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Ten tips for helping you create an engaged workplace culture

Event Managers using spreadsheets

Have you ever been a part of a disengaged workplace culture? The lack of trust, lower productivity, poor attitudes and general grumblings are enough to make anyone concerned. Especially if you’re the manager or business owner. Allowing your workplace culture to stay like this for too long can be detrimental to business. Poor attitudes and productivity lead to poor output, hurting sales and client relations alike.

So what can you do about it? Before it affects your bottom line? Here are ten tips we recommend you have in place, to support more engagement from staff, and a positive and supportive workplace culture in your business.

1. 360 degrees of Feedback/feedforward

360 degrees literally means, feedback or feedforward is taken from every direction. It includes those who directly report to an employee, their peers, the person/s they report to and a self-evaluation of themself. Why take it from all angles? Whilst it’s a great opportunity to get feedback on multiple areas of the employees work (from above, from below, and those they work alongside), it’s also a great opportunity to allow your staff to have their say. To feel their opinions are valued.

2. Explain the WHY

I’ve been in situations before where the why wasn’t explained, and the results were easily related back to this. When our employees don’t understand the reasons behind what they are doing, how can we expect them to be fully invested in what they are doing? Share the why with them, so that you can share the passion, allow them to fall in love with it so that the why becomes a part of the reason they come to work each day.

Being crystal clear on the vision and purpose of the business, from the day you advertise, will ensure you attract those that are right for your business. Those that alight with your purpose, and are committed to your vision.

3. Inclusiveness and support

What is the reason they come to work each day? Have you allowed them to be part of the big picture? Include them so they feel valued, and support them to understand their role in the big picture. Trust them with their role, and support them to stay on track.

4. Set clear expectations

If you want your staff to achieve goals, set goals that are clearly defined, attainable and aspirational. Allow them to be a part of the goal-setting process, because often they will have ideas on what they want to do to support the business in their role. Ensure they have realistic KPI’s and they understand how their everyday role relates to them. Make all goals SMARTER.

5. Some work, some play

Often we get caught up in the day-to-day running of the business, and the thought of having to include in some non-billable time feels like a strain. But it’s crucial to create an environment your team feel safe and happy. You want them to enjoy coming to work, so that they continue to come! Incorporate some fun in there, whether it’s team building, learning and development, or social gatherings, it’s a great way to make staff feel valued. Extra tip: staff on the floor level want to get to know the management team. So make sure you mix up the levels so that they can interact with those they may not talk to every day. Remember – managers and staff are all human beings, you’ll find some kind of commonalities if you put them in a space together.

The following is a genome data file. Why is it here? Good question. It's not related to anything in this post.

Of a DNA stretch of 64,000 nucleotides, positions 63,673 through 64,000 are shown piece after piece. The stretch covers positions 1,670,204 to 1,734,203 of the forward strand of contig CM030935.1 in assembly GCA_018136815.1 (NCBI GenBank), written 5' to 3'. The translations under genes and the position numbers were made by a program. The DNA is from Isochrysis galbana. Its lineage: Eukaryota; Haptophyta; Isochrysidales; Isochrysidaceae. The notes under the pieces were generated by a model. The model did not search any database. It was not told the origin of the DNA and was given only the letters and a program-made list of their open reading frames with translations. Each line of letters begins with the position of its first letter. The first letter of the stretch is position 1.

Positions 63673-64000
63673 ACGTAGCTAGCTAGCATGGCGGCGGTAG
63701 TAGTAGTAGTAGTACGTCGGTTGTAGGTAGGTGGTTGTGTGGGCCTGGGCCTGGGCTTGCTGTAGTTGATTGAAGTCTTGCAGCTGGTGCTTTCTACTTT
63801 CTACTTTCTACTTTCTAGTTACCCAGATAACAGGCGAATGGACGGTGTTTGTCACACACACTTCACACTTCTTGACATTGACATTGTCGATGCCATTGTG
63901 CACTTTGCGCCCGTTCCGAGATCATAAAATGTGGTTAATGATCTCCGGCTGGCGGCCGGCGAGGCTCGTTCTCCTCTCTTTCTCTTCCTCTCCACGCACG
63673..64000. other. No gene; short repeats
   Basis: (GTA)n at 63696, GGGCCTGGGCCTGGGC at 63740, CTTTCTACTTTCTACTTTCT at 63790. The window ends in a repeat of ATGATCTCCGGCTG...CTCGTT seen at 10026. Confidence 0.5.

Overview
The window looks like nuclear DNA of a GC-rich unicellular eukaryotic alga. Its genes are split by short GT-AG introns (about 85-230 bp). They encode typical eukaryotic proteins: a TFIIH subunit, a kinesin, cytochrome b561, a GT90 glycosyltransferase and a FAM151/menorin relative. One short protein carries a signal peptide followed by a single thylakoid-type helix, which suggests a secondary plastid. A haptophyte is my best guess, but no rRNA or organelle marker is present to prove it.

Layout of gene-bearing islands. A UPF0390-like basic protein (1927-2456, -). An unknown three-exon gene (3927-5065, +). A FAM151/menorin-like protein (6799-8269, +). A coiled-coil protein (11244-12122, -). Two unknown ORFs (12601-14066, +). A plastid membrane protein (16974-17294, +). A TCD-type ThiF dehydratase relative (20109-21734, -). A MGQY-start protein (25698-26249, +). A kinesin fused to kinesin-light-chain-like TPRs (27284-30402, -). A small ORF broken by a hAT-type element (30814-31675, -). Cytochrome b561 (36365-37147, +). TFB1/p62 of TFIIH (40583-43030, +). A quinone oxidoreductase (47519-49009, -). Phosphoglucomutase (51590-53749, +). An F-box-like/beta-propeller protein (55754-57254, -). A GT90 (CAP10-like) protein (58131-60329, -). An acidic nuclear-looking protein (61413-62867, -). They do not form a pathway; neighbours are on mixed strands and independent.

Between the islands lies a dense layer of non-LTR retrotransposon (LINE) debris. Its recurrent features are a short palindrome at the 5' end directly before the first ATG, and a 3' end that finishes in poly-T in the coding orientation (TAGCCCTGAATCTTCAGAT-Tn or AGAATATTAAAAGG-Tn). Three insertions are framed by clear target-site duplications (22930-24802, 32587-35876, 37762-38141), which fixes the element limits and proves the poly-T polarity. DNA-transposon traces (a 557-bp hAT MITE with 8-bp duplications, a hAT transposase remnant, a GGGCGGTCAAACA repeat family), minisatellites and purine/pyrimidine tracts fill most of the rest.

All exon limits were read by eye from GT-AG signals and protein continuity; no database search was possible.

6. Reward and Recognition

This one is huge. Quite possibly one of the most important, and often one of the most under-done. Take note of the small things that happen. Shout about the big achievements. Both for the business and the individuals. Your team are going to be excited, if as a whole they achieve business goals. So tell them when they do! And when an individual team member does something outstanding, recognise that too. Appreciate the work they do for you, because without them, what would you have?! Have a specific reward and recognition plan in place, so that you know how and when it will happen.

7. Hands On Management

I’m a big believer in eliminating the gap between levels in a hierachy. Though I know this might not always be practical, I think it is possible that every once in a while, everyone can get their hands dirty to make the work happen. Why? Because you earn respect as a manager, when you show that you’re willing to do the tasks that you set the team also. It’s about team work, and getting the work done together.

8. Address the Elephants

I know many of us don’t like conflict, and others create too much of it, but I’m going put this one on the table. Address those elephants in the room. Always. The sooner the better. Don’t let issues slide under the door mat. Because the longer they’re left, the more your employees start to resent you for it. Reframing conversations is a great way to address these. Instead of discussing the issue, discuss how things could be done even better.

9. Community engagement

There’s nothing quite like community engagement to make staff feel like they’re a part of something bigger than just the dollar. Whether it’s a fundraiser, an event, or voluntary work, find a way to show your team your social responsibility.

10. Idea sharing and Collaboration

Make it possible for anyone to suggest an idea. A recommendation for change, for innovation, for movement. All your employees see the business through different lenses, at different angles, and the more you allow yourself to be open to these different views, the more likely you will come across something truly amazing. When you’re creating new processes, include those people who are involved in using the process. When you’re introducing new products or services, test the ideas out on your employees.


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